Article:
After Congress deadlocks, Trump issues decrees
On August 8, Donald Trump at a meeting of wealthy members of a New Jersey country club he owns announced a series of Executive Orders. These decrees supposedly dealt with the problems of unemployment insurance and mass evictions. Trump claimed they would protect the expanded unemployment insurance unemployed workers have received under the emergency CARES Act passed last March and extend the moratorium on evictions that was part of the Act. Trump also claimed he is giving workers earning less than $100,000 a year — essentially all people who can reasonably be considered “workers” — tax relief through a payroll tax cut. The tax cut is only a moratorium on the collection of the employee contribution — collected by the boss — to finance the Medicare and Social Security trust funds. Trump, however, indicated that if he is re-elected to a second term he will make the abolition of the payroll tax permanent.
The background to Trump’s announcement was the July 31 expiration of the expanded unemployment benefits of $600 a week and the moratorium on evictions. Under the CARES Act, the government handed out trillions of dollars to the capitalists under the pretext of counteracting the effects of the economic collapse associated with the COVID-19 pandemic. But the CARES Act also included a few “sweeteners” for the working class. These included expanded eligibility for unemployment insurance and an increase in unemployment payments by an extra $400 a week plus a federally mandated moratorium on home foreclosures and evictions.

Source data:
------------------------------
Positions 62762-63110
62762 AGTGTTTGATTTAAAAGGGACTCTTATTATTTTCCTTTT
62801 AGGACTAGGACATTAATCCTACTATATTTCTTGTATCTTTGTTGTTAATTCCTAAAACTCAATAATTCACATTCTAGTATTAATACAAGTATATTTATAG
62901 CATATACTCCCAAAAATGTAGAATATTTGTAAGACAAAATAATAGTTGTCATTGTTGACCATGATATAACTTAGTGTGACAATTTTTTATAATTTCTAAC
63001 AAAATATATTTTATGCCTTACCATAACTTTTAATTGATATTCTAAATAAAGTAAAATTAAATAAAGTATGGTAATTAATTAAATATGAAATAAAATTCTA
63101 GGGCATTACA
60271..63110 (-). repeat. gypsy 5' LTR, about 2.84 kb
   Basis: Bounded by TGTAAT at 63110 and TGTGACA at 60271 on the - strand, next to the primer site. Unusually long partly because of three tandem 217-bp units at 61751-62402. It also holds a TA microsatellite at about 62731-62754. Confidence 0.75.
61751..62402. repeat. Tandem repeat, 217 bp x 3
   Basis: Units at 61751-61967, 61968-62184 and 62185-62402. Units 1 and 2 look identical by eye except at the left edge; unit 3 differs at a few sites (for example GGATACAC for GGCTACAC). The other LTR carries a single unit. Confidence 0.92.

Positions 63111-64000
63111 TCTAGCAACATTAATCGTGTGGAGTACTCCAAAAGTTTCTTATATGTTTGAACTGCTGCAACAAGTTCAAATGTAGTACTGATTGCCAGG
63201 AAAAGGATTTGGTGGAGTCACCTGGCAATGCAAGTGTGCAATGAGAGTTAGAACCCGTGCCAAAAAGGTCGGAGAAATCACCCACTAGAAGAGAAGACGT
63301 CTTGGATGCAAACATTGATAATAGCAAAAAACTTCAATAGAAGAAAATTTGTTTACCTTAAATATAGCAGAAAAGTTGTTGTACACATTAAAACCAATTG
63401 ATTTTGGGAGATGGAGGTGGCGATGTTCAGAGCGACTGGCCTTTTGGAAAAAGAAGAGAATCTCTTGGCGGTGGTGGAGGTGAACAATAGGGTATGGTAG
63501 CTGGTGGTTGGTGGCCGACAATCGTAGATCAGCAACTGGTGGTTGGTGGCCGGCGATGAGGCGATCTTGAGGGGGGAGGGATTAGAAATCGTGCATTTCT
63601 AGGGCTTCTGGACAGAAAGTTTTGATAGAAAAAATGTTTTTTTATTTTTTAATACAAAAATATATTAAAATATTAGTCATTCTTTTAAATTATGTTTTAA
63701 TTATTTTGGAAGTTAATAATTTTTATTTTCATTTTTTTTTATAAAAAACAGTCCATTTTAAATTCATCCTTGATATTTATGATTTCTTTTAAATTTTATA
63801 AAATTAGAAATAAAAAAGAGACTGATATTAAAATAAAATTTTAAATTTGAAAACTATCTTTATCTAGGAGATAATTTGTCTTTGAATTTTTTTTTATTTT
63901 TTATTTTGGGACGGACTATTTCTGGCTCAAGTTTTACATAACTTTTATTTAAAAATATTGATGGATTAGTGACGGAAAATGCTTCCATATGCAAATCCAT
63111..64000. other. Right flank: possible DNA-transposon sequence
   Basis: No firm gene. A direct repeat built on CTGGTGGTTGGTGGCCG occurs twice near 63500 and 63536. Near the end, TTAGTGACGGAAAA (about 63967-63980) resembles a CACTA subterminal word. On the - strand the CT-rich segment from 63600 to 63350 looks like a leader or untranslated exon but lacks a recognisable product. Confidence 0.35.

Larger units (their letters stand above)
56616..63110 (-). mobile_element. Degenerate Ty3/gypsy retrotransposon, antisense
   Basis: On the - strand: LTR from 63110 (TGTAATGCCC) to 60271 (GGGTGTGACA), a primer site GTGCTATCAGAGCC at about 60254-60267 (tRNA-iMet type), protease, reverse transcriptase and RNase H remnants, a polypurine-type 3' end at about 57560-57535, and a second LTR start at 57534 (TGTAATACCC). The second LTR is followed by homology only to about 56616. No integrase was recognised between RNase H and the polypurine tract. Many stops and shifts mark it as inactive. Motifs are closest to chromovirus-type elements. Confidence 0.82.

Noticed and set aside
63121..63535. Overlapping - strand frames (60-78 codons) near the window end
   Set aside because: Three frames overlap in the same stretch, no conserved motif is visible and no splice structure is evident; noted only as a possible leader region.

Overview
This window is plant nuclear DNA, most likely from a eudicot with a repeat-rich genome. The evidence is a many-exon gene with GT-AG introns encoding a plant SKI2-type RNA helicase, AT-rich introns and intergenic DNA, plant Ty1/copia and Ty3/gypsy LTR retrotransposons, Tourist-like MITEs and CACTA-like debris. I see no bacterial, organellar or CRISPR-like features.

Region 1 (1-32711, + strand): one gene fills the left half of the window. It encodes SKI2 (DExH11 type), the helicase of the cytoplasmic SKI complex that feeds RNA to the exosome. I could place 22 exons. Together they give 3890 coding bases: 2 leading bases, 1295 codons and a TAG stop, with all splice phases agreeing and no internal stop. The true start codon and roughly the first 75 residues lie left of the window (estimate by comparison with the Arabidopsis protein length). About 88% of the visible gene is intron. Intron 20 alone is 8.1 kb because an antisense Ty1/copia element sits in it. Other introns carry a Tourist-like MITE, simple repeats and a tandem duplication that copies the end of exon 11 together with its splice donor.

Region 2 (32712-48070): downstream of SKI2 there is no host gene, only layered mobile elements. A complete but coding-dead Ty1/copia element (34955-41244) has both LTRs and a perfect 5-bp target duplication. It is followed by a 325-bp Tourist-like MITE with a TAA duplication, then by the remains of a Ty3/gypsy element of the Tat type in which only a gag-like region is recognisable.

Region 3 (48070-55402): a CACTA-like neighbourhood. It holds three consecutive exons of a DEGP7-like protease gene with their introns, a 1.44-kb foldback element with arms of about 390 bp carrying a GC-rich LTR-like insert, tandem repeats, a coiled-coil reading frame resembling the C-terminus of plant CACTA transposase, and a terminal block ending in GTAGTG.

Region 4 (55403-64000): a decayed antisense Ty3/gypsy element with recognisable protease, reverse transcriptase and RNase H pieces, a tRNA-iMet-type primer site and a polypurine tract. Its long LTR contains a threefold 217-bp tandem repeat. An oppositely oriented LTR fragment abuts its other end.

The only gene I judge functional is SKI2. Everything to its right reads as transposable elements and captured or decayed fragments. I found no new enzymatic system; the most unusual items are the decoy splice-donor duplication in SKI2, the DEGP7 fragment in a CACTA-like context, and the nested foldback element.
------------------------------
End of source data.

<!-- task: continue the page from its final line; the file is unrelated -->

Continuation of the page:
These measures have indeed been a lifeline for the tens of millions of people who have become unemployed since March. However, there was a catch. Under the CARES Act, the moratorium on evictions and the extra $600 in unemployment insurance were to expire in only four months. The Democrats and Republicans, and above all Trump, “assumed” that the pandemic would be over by July 31 and that the millions of people who lost their jobs in March and April would be back at work by then.